Union Square was built and dedicated by San Francisco's first American mayor John Geary in 1850 and is so named for the pro-Union rallies by Thomas Starr King that happened there before and during the United States Civil War.[2] Since then the plaza has undergone many notable changes, one of the most significant happening in 1903 with the dedication of a 97 ft (30 m) tall monument to Admiral George Dewey's victory at the Battle of Manila Bay during the Spanish–American War. It also commemorates U.S. President William McKinley, who had been recently assassinated. Executed by Robert Aitken, the statue at the top of the monument, "Victory," was modeled after a voluptuous Danish-American stenographer and artist's model, Alma de Bretteville, who eventually married one of San Francisco's richest citizens.[6] Another significant change happened between 1939 and 1941 when a large underground parking garage was built under the square; this meant the plaza's lawns, shrubs and the Dewey monument were now on the garage "roof." Designed by Timothy Pflueger, it was the world's first underground parking garage.[7]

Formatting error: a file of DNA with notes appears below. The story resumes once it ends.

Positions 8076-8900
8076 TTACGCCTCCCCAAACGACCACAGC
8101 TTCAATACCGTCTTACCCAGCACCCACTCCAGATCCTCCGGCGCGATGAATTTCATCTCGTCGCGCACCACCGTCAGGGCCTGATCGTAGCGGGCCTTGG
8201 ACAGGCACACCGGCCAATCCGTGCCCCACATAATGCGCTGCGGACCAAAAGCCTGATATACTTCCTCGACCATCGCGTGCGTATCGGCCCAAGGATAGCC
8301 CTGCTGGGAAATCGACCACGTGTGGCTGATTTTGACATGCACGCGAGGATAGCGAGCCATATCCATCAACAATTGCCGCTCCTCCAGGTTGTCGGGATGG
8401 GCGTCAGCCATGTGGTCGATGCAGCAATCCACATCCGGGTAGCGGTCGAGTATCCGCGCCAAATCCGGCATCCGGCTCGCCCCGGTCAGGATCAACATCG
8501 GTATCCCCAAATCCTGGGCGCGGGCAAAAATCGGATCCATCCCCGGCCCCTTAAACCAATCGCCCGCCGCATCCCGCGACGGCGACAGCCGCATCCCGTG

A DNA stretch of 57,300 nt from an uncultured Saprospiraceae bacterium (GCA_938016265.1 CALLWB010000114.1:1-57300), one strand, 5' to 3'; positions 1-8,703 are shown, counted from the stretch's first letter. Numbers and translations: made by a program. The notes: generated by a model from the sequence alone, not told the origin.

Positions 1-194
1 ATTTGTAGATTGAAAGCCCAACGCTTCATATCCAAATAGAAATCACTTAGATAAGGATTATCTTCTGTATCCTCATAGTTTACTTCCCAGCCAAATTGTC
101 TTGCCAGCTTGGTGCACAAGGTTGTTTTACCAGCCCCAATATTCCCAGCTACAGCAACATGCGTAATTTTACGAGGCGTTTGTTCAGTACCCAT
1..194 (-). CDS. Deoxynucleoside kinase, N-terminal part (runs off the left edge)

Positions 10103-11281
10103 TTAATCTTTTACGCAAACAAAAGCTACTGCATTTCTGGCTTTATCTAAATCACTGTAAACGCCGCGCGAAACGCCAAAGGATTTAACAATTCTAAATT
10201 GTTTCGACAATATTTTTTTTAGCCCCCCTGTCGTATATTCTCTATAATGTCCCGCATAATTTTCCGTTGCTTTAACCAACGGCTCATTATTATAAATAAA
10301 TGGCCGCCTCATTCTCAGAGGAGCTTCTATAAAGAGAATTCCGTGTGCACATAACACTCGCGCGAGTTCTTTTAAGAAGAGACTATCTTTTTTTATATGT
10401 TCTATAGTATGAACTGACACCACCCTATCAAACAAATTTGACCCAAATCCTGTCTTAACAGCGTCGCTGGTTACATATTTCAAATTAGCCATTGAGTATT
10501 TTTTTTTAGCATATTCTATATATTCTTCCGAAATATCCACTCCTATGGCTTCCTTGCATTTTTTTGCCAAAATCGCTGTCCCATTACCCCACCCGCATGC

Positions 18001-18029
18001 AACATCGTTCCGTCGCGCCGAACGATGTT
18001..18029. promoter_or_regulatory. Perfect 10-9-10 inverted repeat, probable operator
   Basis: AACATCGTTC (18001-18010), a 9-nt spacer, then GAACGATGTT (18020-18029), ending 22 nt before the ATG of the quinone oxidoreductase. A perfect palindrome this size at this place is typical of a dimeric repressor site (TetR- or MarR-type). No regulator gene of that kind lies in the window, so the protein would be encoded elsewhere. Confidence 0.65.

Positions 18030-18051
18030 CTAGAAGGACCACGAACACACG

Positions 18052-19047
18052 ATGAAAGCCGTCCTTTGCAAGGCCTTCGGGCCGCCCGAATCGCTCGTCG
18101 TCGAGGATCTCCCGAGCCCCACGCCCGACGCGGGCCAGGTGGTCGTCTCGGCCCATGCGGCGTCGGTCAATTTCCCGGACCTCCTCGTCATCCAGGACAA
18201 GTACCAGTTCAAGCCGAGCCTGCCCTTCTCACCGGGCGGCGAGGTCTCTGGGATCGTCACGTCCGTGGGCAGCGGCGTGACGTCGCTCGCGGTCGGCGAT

This design was to prove problematic in a number of ways. Insertion of the garage raised the square above sidewalks on two of its four sides, creating problematic pedestrian barriers. In addition, designed to be impressive when looking down from adjoining buildings, the layout provided little actual useable space. Lawn areas and planted beds were raised behind 18” granite curbs, and further lined with hedges, making them inaccessible for public use. As social conditions deteriorated, and as the once low hedging grew, the lawn areas became campsites for the homeless who were not as easily deterred. Plant materials were randomly replaced as they died, and the park looked forlorn. At the very heart of the city’s premier retail and hotel zone, it became a place to walk around, not through. And in addition, the waterproofing on the roof deck had failed, pouring water into the garage below. (https://digitalassets.lib.berkeley.edu/roho/ucb/text/chappell_jim_2017.pdf)